6 Postural and Ergonomic Tips when Playing the Guitar

By Monica | News

Jun 12
6 Postural and Ergonomic Tips when Playing the Guitar

Health problems from bad posture come about when you spend long periods of time in the wrong posture. Certainly, if you intend practising guitar for 3 hours every day, you should break down this time into sections so you can take breaks and change positions.

A sloppy playing position is unsightly to those watching, it restricts your hand movements, causes stress, pain and spinal degeneration. There are no hard and fast rules on how to sit or stand when playing the guitar, just tips and guidelines.

Apply these 6 postural and ergonomic tips to prevent fatigue, prevent backache and neck pain and make your playing look cool, relaxed and effortless.

1. Correct Posture for Playing Guitar Seated

Avoid using the edge of your bed for playing guitar. Invest in a drafting chair or stool that raises your body and allows your legs to extend when playing. The stools improve your playing ability as you can access all the notes on the frets.

Your guitar-playing posture is an important factor towards a pain-free playing position. Using a footstool helps towards good posture, and you can elevate your leg to get the guitar into a position that allows you to play free of pain and strain. The best footstool can be adjusted to various heights for the ideal position.

Most drafting stools are lightweight, and can be used as a regular office chair for work.

2. Guitar Straps for Playing the Guitar while Standing

If your guitar doesn’t come with a strap, it’s a good idea to buy a strap as it’s an integral part of playing the guitar while standing. The correct strap will reduce guitar weight on your shoulder. The strap can be adjusted to suit your playing style. Angle your guitar to 45° as this position allows your hands to fall naturally onto the guitar.

Keep your feet in line with your shoulders as proper posture comes from keeping your feet spread naturally and in line with your shoulders help you avoid back pain and back injuries while playing.

3. Holding the Guitar Correctly

When playing your guitar seated, if you are right-handed, the curve of the guitar should rest on your right thigh. The guitar rests on the right leg as you’ll be using your right hand to strum. The guitar sits just below the chest with back straight and left arm at a right angle to ensure less strain on the wrist when strumming. Many guitarists are in the habit of hunching over their guitar, which inevitably affects their posture and back problems later in life.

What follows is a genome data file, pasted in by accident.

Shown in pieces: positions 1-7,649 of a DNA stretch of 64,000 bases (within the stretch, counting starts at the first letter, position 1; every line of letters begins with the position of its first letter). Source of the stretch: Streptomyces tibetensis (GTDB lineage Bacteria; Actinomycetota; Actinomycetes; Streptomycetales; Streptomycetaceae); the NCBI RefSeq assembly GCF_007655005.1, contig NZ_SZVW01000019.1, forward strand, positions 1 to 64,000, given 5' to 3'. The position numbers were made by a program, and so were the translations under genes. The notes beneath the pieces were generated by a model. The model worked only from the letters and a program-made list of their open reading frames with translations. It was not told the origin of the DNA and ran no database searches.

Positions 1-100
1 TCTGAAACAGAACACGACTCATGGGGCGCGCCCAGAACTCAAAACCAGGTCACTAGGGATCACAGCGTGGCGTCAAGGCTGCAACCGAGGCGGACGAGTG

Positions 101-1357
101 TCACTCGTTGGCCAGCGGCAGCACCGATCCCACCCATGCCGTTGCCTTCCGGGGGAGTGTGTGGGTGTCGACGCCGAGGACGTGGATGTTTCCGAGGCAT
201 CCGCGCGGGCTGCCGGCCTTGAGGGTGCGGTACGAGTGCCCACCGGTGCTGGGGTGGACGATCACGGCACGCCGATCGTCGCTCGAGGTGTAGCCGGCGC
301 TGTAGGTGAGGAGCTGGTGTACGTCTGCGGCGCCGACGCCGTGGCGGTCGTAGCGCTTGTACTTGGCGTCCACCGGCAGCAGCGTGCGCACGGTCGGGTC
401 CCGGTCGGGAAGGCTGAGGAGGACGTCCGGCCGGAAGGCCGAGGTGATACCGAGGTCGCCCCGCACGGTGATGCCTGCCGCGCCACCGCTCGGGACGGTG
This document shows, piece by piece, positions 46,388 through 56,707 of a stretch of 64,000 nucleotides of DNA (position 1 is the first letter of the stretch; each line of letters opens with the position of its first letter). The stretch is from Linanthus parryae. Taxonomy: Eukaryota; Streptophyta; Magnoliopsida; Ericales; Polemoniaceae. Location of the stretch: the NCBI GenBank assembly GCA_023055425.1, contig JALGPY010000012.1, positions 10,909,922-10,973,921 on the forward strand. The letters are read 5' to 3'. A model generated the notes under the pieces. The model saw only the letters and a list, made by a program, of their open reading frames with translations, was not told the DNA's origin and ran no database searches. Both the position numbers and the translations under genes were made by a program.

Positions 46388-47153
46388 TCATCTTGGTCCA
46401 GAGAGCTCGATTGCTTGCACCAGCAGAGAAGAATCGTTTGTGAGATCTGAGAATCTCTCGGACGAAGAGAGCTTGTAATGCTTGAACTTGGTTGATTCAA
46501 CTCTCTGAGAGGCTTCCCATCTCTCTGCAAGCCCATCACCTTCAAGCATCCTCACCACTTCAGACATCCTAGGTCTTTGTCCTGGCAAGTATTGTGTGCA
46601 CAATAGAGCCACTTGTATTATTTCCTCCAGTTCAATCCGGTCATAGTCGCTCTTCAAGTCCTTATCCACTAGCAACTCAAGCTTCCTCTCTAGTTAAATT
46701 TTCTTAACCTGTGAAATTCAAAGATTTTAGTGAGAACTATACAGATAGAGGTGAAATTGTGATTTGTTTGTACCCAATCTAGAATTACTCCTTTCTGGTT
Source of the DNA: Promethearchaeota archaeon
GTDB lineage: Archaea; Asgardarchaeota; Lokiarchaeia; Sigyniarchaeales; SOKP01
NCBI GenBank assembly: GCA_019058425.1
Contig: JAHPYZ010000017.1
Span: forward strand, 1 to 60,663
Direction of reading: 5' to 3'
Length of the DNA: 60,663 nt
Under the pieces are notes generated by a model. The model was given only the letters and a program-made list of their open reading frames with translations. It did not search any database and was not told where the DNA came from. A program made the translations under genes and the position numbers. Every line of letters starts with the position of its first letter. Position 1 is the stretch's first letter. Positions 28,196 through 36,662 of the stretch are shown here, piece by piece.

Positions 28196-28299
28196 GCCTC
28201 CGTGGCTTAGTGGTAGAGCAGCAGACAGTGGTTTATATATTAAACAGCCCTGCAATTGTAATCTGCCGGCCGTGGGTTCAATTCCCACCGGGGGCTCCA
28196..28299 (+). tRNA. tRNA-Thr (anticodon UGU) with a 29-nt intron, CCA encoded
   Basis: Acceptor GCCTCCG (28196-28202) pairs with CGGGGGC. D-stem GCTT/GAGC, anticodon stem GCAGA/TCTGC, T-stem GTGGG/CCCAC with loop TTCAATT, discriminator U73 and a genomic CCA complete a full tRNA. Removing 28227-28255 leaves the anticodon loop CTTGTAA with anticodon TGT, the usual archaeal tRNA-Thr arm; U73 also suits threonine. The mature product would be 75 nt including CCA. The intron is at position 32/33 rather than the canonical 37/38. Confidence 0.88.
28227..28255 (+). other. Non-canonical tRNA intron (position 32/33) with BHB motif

The guitar is such a laid-back instrument that you may want to sit on the ground with your guitar. Then your legs will need to be positioned in such a way that the body of the guitar is at chest height and you have minimal hunching.

4. Guitar Ergonomics

Playing guitar puts stress and demands on the muscles and tendons of a guitarist, leading to repetitive strain injuries. Musculoskeletal injuries amongst guitarists are common. You can’t stop playing but you can become informed about prevention options. Today, guitarists have different accessories and tools such as straps, strap locks and other devices at their disposal which have been designed to enhance their performance. Musicians need to look for these accessories as well as a posture that will keep joints in the range of motion. They also need to warm up before practice and take plenty of breaks so as to stretch and relax. Check out your guitar and make sure it is set up optimally for you - lighter strings for instance or a strap that could make playing less stressful.

5 Setting Up your Guitar for Ease of Play

If practising guitar is more of a physical effort than pleasure, it may need a set up. A young amateur may well just require a footrest to get the right height to place the guitar, but as you become more skilled and put in longer hours of practice, back-ache and pain may start appearing because of unnatural body posture.

A good guitar tech knows precisely what to do to make play easier for you. For instance playability issues in terms of string spacing can be fixed. Some manufacturers install nuts with narrower string spacing, but if your fretting hand feels awkward, the spacing can be checked and widened, requiring a new nut. If a string for instance is too close to the edge of the fingerboard, re-spacing allows for better playability.

6. Invest in an Ergonomic Guitar

Up until recently, guitars haven’t been built for comfort. Now, many ergonomic guitars can be custom made, allowing players to have easy access to the higher frets and a guitar which fits them perfectly. There are brands which are now creating a more ergonomic and comfortable way to pick at guitar strings, allowing players to adopt a more natural and less straining posture.

Conclusion:

Consistent correct guitar posture is important for your health, making the work of your hands and figures that much easier. Modern guitar makers are now starting to also design guitars which comfortably fit the shape of the player's body towards less muscle strain when playing.

Avoid poor posture, because discomfort caused by poor posture is often so subtle, you only realize it when you’ve injured yourself, you can no longer play and your guitar gently weeps.

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About the Author

Hi everyone! Im Monica and I am an avid lover of guitars and everything in-between. My current profession is not really music-related. It is quite discouraging but I just don't want to drop my zeal--especially not to guitars! I created GuitarTrance.Com so that I can keep up with my hobby. Of course, I want to engage with the community as well! Hope we can all get along!